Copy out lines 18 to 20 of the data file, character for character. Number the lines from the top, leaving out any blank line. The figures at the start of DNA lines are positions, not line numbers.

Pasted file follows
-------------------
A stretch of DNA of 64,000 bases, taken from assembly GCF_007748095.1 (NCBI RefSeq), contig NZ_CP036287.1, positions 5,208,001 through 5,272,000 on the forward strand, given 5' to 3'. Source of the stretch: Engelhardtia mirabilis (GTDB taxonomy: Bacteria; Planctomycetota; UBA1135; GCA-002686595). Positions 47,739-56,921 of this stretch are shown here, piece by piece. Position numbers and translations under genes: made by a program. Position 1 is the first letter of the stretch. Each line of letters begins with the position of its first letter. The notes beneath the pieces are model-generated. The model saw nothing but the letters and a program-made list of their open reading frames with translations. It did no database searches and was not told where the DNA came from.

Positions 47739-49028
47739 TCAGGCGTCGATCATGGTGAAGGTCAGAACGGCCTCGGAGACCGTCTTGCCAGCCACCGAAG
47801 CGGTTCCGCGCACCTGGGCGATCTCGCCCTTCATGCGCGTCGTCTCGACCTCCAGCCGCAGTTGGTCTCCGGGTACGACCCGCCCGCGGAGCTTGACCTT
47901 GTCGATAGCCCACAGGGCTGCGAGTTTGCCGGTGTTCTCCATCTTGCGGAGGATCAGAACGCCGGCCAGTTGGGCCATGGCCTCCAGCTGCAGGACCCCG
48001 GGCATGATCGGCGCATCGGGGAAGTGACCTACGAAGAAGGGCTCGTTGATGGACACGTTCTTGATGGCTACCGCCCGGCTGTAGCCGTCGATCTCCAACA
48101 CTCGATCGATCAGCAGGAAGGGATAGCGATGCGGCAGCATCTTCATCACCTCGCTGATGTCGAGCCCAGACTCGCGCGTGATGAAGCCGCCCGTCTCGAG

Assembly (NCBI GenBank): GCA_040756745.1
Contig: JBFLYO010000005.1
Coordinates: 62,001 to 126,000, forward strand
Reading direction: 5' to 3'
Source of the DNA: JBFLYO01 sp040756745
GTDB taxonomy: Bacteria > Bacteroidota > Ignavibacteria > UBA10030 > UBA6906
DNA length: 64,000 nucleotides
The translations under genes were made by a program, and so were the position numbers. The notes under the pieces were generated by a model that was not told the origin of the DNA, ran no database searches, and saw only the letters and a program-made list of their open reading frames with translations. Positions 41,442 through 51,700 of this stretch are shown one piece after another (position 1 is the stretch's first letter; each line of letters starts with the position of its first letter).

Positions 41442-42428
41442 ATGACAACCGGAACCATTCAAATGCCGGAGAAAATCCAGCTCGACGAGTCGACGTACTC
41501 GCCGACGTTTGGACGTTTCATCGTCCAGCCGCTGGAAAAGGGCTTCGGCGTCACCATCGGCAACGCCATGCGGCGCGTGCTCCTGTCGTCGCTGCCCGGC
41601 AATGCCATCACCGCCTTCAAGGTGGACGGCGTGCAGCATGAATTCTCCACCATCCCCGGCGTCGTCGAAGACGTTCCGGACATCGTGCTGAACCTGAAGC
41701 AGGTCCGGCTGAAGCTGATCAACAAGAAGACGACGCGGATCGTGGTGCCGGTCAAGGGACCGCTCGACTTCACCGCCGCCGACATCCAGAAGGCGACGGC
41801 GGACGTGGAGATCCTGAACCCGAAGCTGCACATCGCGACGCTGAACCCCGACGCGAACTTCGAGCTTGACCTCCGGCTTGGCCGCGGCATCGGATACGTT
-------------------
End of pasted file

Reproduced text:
41501 GCCGACGTTTGGACGTTTCATCGTCCAGCCGCTGGAAAAGGGCTTCGGCGTCACCATCGGCAACGCCATGCGGCGCGTGCTCCTGTCGTCGCTGCCCGGC
41601 AATGCCATCACCGCCTTCAAGGTGGACGGCGTGCAGCATGAATTCTCCACCATCCCCGGCGTCGTCGAAGACGTTCCGGACATCGTGCTGAACCTGAAGC
41701 AGGTCCGGCTGAAGCTGATCAACAAGAAGACGACGCGGATCGTGGTGCCGGTCAAGGGACCGCTCGACTTCACCGCCGCCGACATCCAGAAGGCGACGGC